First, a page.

Brant has two turkey barns, one larger than the other. About 10 years ago, Mandel replaced his lights in the large barn with LEDs at a spectrum of 6,500 kelvin and immediately noticed a very high level of litter picking. Birds were dying due to impacted bowels. “It was bad,” he remembers. “The only way I could get them to stop was to turn down the lights to almost darkness, which isn’t a solution. I then put in canola straw, which prevented bowel problems, but introduced insects.”
(Hybrid recommends 4,500 kelvin, but Mandel wasn’t aware of that at the time. When he put in LEDs in the small barn about six years ago where brooding takes place, he got 3,000 kelvin lights and they are working very well.)
Recently for the large barn, however, Mandel heard about a few poultry farmers who had eliminated litter picking with light wavelengths in the green area of the spectrum. “So, late this winter, I looked into filters and gave them a try,” he says. “I chose from thousands of green filter colours at Lee Filters and bought a roll. I do a lot of leather work and I cut the filter into long strips. A friend and I taped then them on each bulb over a couple of hours. It’s been a big improvement and cost very little. I’m not sure I have the exact right colour but I’m on the right track.”
For the last eight years, Mandel has served on the board of the Alberta Turkey Producers, as chair, vice chair and Alberta’s alternate director on the board of Turkey Farmers of Canada. He joined because he wanted to make sure there was diversity on the board, and the existing board members were also very encouraging of having Hutterite members.
“We collectively own quite a bit of the turkey quota in Alberta, so it’s good for the Hutterite community to have that voice,” Mandel says. “I am most proud of the allocation policy we created. It took many years to get it finished. And as chair, I spent a lot of time talking to producers and I think I helped producers feel they could trust in the board, that the board has its integrity in the right place.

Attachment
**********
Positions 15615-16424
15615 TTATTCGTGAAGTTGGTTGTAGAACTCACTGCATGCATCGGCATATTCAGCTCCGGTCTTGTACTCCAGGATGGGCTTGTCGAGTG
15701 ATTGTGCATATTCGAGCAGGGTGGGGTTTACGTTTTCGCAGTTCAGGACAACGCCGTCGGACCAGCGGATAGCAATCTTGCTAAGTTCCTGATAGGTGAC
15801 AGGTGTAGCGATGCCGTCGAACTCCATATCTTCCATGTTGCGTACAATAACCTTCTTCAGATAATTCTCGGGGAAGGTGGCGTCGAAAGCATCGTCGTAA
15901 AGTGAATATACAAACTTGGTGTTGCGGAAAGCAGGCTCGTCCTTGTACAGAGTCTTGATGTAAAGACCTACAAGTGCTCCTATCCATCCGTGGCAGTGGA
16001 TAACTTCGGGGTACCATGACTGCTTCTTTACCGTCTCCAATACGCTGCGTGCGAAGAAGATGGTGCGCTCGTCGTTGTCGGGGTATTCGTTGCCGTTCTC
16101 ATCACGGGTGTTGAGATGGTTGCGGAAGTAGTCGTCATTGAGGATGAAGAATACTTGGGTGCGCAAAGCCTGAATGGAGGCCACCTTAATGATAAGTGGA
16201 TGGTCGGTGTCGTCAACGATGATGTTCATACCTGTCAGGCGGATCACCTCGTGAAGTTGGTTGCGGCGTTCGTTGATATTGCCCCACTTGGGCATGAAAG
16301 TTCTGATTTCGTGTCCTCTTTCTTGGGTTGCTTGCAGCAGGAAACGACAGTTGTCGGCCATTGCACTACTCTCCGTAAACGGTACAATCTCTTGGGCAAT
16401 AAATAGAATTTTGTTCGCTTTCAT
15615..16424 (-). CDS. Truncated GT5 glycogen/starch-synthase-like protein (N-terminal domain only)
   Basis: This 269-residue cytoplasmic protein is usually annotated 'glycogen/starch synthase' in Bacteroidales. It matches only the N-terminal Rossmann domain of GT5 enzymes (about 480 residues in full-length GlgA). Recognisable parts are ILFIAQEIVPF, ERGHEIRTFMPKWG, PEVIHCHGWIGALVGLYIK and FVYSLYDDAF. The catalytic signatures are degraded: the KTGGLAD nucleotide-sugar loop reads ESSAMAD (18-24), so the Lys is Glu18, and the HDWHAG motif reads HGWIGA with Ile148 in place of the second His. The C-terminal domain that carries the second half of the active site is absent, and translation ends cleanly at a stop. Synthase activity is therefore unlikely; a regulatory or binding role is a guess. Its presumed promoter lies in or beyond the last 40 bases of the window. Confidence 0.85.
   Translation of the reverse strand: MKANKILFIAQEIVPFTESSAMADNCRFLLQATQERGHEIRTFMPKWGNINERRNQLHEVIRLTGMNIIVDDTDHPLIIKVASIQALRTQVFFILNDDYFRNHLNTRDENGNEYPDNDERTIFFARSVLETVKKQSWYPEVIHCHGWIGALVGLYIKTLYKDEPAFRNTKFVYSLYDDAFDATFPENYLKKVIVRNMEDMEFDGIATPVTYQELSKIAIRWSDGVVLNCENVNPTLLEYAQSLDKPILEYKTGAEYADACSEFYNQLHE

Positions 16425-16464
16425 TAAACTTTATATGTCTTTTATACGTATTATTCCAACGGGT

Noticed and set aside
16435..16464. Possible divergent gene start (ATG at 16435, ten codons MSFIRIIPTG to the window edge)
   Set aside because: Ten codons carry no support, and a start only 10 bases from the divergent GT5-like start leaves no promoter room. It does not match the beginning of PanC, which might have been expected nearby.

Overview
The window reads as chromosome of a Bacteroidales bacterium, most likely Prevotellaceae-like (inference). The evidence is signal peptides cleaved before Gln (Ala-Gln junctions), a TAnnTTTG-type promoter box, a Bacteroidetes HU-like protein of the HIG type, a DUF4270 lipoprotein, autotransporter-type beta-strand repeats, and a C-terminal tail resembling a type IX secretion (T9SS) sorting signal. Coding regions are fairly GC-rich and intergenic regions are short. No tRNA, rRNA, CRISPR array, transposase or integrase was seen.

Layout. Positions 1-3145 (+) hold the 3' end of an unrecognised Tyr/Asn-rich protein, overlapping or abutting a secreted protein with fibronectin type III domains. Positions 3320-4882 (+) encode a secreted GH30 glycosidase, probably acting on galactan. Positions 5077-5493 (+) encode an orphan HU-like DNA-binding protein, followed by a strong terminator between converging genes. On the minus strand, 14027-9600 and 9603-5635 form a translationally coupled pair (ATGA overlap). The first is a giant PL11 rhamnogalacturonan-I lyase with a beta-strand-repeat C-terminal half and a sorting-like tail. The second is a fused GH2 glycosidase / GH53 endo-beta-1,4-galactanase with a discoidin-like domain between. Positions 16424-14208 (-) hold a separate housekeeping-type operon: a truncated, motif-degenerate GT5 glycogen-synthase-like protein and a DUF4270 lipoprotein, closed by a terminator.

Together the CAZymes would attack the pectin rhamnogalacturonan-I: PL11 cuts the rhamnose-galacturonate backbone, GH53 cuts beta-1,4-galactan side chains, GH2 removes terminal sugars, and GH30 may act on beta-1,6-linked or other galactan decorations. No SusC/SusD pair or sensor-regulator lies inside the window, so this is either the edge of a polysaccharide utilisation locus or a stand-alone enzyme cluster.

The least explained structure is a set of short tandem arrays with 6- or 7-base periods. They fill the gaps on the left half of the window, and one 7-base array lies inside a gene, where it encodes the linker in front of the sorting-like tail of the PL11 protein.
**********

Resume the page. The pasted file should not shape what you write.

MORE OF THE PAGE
“I went to farms and to coffee shops to meet with producers and made sure they felt they were being heard. I think now most producers trust the integrity of the board, even though they might not agree with every decision it makes.”
During this experience, Mandel himself has valued all he’s learned about how the entire industry works. “It’s been very interesting to learn about how allocation is set, what parameters are looked at to achieve everything to make supply management work at the farm level. I had, like most producers, no idea about how much effort is put into this industry at the national and provincial level to make all this work.
“We need to be very thankful to all the staff at both levels, processors and producers who take the time to make sure this system works to the best of its ability. And I think as an industry we need to continue to try to grow a as much as possible. That should be, and I believe it is, the goal of everyone in the industry, from the offices that manage allocation and export to the producers. We need to work to build the willingness to try all the turkey products out there today and create some more new ones.”
As far as his own goals in turkey farming, Mandel would like to be able to someday say he’s producing RWA turkey as efficiently as conventional turkey is produced. He would also simply like to continue to enjoy farming. “It’s an extremely rewarding lifestyle, to be with family and learn constantly, and to know where your food comes from,” he says. “With the RWA, it’s been very interesting. I’ve never been a lover of medication and it’s very satisfying and worthwhile to have achieved success without it.”